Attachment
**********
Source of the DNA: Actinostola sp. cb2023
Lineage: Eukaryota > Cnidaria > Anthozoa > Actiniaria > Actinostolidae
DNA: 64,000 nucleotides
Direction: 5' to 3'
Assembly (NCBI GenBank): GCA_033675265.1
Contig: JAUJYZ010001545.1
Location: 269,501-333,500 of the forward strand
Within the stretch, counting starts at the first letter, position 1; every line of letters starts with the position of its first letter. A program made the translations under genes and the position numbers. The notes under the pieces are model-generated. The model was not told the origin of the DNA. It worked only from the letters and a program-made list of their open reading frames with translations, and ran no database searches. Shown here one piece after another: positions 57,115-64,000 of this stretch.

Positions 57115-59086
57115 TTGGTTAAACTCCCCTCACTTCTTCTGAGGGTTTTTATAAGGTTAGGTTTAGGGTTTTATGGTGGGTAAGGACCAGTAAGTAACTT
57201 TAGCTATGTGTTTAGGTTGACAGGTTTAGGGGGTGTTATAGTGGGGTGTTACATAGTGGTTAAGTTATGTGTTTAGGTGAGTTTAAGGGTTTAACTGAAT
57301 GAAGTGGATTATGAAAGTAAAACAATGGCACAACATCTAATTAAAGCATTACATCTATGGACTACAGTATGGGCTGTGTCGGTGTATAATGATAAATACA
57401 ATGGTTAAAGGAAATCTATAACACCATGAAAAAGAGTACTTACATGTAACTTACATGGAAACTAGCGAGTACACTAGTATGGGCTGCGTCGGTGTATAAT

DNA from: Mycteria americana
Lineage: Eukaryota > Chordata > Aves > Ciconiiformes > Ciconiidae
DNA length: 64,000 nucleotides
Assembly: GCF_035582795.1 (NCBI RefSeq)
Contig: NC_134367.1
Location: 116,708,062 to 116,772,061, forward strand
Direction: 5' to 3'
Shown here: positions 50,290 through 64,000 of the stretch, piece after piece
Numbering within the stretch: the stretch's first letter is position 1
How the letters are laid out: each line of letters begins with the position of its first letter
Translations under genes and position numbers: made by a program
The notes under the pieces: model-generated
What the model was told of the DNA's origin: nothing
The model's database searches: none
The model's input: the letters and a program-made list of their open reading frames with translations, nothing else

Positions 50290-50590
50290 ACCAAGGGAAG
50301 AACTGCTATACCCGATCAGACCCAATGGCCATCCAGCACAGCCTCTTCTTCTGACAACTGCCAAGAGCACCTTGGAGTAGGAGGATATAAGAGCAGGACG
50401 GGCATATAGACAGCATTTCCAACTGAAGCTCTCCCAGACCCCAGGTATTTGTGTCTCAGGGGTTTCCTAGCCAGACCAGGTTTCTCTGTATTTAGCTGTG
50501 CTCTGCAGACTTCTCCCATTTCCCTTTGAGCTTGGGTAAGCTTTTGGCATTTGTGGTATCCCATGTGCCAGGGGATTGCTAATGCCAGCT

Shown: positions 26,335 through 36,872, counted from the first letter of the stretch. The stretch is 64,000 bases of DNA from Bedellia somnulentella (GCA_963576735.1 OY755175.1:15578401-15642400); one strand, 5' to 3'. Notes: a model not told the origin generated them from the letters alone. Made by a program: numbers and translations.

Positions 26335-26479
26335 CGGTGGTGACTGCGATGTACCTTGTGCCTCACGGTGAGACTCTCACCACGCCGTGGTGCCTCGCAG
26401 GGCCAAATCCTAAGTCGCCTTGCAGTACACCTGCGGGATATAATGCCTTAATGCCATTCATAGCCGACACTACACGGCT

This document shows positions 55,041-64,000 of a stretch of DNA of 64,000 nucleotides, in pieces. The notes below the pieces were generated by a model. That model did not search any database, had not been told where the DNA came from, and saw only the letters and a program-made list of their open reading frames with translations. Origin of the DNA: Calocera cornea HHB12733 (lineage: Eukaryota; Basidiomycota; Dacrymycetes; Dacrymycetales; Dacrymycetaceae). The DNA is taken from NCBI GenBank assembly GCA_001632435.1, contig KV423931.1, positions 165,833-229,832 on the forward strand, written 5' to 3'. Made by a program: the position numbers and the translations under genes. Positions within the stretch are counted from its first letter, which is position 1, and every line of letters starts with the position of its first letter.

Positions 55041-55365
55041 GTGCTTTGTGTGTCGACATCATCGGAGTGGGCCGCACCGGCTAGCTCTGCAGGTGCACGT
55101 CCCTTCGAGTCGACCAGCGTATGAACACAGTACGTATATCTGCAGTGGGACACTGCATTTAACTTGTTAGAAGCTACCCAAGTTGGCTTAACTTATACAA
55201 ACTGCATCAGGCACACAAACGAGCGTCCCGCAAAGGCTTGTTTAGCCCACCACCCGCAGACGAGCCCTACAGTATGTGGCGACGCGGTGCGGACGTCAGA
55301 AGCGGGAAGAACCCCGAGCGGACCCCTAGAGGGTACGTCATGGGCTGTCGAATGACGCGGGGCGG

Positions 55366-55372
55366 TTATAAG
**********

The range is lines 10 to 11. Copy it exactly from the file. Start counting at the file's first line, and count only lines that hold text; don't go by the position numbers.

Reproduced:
57115 TTGGTTAAACTCCCCTCACTTCTTCTGAGGGTTTTTATAAGGTTAGGTTTAGGGTTTTATGGTGGGTAAGGACCAGTAAGTAACTT
57201 TAGCTATGTGTTTAGGTTGACAGGTTTAGGGGGTGTTATAGTGGGGTGTTACATAGTGGTTAAGTTATGTGTTTAGGTGAGTTTAAGGGTTTAACTGAAT